The Road to Arbaeen follows the journey of the world's largest annual pilgrimage to Karbala, Iraq.


The Arbaeen Pilgrimage marks the end of a 40-day mourning period following Ashura, the religious ritual that commemorates the death of the Prophet Mohammad's grandson Imam Hussein. Imam Hussein became a martyr during the Battle of Karbala [680CE] where he fought against the Yazid armies.


Arbaeen is the largest number of people fed for free and largest group of volunteers serving a single event in the world. Millions of pilgrims take the 75km journey from Najaf to Imam Hussein's shrine in Karbala, while some walk 700km from Basra in Southern Iraq.


Arbaeen has been banned many times, including by Saddam Hussein who believed the walk of peace could be weaponised and pilgrims would revolt against his dictatorship. Arbaeen remains set against the tense backdrop of the Iraqi geopolitical scene and is a target for numerous terrorist attacks. In 2018 alone, Iraqi intelligence foiled over 300 Daesh related attacks.


Arbaeen offers a positive narrative of resilience, solidarity, and faith. Surprisingly, Arbaeen remains almost unknown to the world, and there continues to be widespread criticism of the media blackout surrounding it.


Ongoing Project [2017-Present]

children shadow mokeb iraq arbaeen

Local Iraqi children, belonging to a family who housed pilgrims during Saddam Hussein's 24-year dictatorship, play behind a mawkeb tent. Under Saddam's government, pilgrims wishing to walk Arbaeen would risk being killed or imprisoned for a minimum of two years. Local Iraqis living between Najaf and Karbala offered shelter to pilgrims by marking their homes to signal they were safe. They would provide food, shelter and safe passage through the night. 

info
×
map karbala najaf iraq arbaeen

The road from Karbala to Najaf.

info
×
iraq rural countryside river reflection dusk

A rural pilgrim route in Al Hillah, Iraq at dusk. Pilgrims continue to walk late into the night, some walking from as far as Basra to reach Karbala. [2017]

info
×
iraq arbaeen pilgrim rural imam hussain

Safa and his family stand against the backdrop of their family date palm plantation. “I have been hosting a mokeb since Saddam Hussein left. Before that we had secret housing inside the palm jungle - we’d hide pilgrims underneath palm leaves. I’m proud to say I was against Saddam. I know my son will continue our Arbaeen duty”.

info
×
bread iraqi women empowerment female arbaeen

Women bake prepare the day's bread supply known as khubz [Iraqi flatbread] at a mokeb on a rural route to Karbala, Iraq during the Arbaeen Pilgrimage. Every morning local Iraqis prepare the day’s food and sweet teas for pilgrims - all of which is free. Some Iraqi families set aside up to 20% of their annual earnings to serve pilgrims walking Arbaeen. [2018]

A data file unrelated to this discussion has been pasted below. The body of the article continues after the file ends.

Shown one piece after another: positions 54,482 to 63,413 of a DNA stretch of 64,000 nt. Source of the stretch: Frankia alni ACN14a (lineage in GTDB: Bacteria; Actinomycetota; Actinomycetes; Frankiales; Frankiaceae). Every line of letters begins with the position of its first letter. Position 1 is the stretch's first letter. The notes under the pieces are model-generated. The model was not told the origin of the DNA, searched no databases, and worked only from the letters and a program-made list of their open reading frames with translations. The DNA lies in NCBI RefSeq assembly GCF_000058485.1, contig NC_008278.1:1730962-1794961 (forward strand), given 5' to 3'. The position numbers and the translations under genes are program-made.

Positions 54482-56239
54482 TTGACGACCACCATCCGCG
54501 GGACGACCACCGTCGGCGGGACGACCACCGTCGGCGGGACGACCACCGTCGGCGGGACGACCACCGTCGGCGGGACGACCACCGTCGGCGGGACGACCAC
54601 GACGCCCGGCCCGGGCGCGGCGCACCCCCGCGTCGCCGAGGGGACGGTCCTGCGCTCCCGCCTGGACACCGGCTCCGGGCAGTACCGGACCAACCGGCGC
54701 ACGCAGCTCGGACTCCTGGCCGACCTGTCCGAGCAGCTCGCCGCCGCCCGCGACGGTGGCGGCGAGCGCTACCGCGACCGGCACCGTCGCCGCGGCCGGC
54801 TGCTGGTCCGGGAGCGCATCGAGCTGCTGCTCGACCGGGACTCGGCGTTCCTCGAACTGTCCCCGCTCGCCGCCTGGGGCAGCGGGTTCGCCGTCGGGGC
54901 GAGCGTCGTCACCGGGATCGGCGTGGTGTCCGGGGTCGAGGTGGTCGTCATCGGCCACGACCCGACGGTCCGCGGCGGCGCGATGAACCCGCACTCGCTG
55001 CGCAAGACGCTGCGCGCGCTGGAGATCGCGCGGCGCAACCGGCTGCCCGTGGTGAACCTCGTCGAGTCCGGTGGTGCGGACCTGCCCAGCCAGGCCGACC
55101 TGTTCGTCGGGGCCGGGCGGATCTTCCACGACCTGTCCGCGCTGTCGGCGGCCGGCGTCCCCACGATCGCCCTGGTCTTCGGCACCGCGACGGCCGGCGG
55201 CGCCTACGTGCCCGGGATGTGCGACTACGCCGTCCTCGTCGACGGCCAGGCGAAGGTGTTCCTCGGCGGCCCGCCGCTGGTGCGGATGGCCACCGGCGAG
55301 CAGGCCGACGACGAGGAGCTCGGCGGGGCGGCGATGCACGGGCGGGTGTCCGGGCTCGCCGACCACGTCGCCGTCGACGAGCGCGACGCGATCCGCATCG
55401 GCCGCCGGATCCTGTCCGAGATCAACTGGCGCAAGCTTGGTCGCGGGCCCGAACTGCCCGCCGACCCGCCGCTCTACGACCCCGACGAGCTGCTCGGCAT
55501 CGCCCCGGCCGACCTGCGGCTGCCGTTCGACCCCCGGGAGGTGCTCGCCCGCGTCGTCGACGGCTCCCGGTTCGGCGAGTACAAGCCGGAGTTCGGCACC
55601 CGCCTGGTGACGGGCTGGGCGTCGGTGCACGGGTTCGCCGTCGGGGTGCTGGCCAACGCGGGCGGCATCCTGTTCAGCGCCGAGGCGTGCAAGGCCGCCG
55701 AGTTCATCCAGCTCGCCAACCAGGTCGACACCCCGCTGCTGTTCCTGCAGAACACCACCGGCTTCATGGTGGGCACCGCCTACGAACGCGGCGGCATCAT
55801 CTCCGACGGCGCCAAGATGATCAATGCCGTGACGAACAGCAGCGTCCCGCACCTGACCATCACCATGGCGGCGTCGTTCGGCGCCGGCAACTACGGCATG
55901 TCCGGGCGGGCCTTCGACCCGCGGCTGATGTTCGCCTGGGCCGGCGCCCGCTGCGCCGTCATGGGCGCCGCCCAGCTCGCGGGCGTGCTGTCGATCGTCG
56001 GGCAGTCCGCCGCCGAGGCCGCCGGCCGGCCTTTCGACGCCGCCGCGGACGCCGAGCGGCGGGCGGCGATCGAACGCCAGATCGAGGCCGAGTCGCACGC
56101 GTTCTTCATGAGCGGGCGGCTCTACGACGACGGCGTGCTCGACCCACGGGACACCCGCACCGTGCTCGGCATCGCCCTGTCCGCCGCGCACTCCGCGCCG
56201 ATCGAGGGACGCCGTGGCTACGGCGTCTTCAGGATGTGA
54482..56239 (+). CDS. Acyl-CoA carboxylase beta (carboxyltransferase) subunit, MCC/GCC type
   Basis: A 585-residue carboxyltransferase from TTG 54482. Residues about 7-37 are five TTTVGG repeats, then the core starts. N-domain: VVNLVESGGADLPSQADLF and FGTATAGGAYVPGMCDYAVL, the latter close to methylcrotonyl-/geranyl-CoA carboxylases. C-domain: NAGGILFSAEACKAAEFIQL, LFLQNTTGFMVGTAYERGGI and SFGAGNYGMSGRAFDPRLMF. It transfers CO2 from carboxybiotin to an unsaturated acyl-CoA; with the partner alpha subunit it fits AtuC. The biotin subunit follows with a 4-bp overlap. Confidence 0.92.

info
×
fire chai tea night children arbaeen pilgrimage

Local children prepare tea known as ‘chai abu Ali’ to serve pilgrims in Najaf, Iraq during the late hours of the night before pilgrims find shelter. The boys took turns to stoke the fires, regularly switching teapots and all the while calling out to the crowd "Chai! Chai!”.

info
×
smoke pilgrimage iraqi iraq arbaeen

Men cook kebabs for passing pilgrims on the outskirts of Najaf, Iraq during the Arbaeen Pilgrimage. Every morning local Iraqis prepare the day’s bread supply, food and sweet teas for pilgrims - all of which is free.

info
×
date farmers arbaeen pilgrimage iraq al hillah


Date palm farmers stand at the entrance to a neighbours mokeb [tent for pilgrims] in Al-Hillah during the Arbaeen pilgrimage.

info
×
al hillah children female empowerment Diwaniyah arbaeen

Sisters inside their family home on the road from Najaf to Diwaniyah. Local families in this region are Date farmers. The dusty roads are lined with Date palm trees, modestly built homes and livestock roam through what is known as 'Palm jungle'. Before the war with Iran in the 1980s, Iraq was the largest exporter of Dates in the world, producing 1 million tonnes of dates annually. Saddam Hussein's military campaigns and subsequent decades of neglect destroyed the industry, cutting yearly production to 420,000 tonnes.

info
×
najaf arbaeen pilgrimage iraqi iraq


Fatam has been running mokeb tents in Najaf during Arbaeen since the fall of Saddam Hussein. She’s in charge of the women’s tents and her son, who recently returned from the military, is responsible for the men’s tents. Iraqi families contribute up to 20% of their annual income to support pilgrims over the 40 day pilgrimage. Fatam’s family provide showers, bathrooms, bedding, tea and three meals a day.

info
×
pray najaf iraq arbaeen prayer imam hussain

Sayed (35) spent five years fighting Daesh as part of the voluntary Iraqi military service. This year he returned home after being shot multiple times in the shoulder and shin. Sayed’s grandfather and father fought against Saddam Hussein, and his family are well-known fighters, “Our volunteer Iraqi troops are very strong and guided by our local religious leaders who ordered us to fight. Even now I feel ready to go to war if I’m needed, this is how I function now. Give me two hours, and I’ll be there”

info
×
mother iraqi pilgrimage arbaeen al hillah

Zainab and her family have hosted pilgrims during Arbaeen for generations, including under Saddam Hussein’s regime when Arbaeen was banned. For the past five years, while her son fought Daesh in Northern Iraq, she has hosted it alone in Kefal. Her son Jamal returned home in March 2018.

info
×
family husband iraqi general military arbaeen pilgrimage al hillah

Jamal was a General in the Iraqi army for five years. In March 2018, he was gunned down in the stomach by Daesh and was found on a roadside by Iraqi troops.


“Many people see us Iraqi men as fighters, as military men. Yes I’m fighting for my country but I’m also a father and I’m fighting for my children, for peace”.

info
×
old woman emotional iraq najaf arbaeen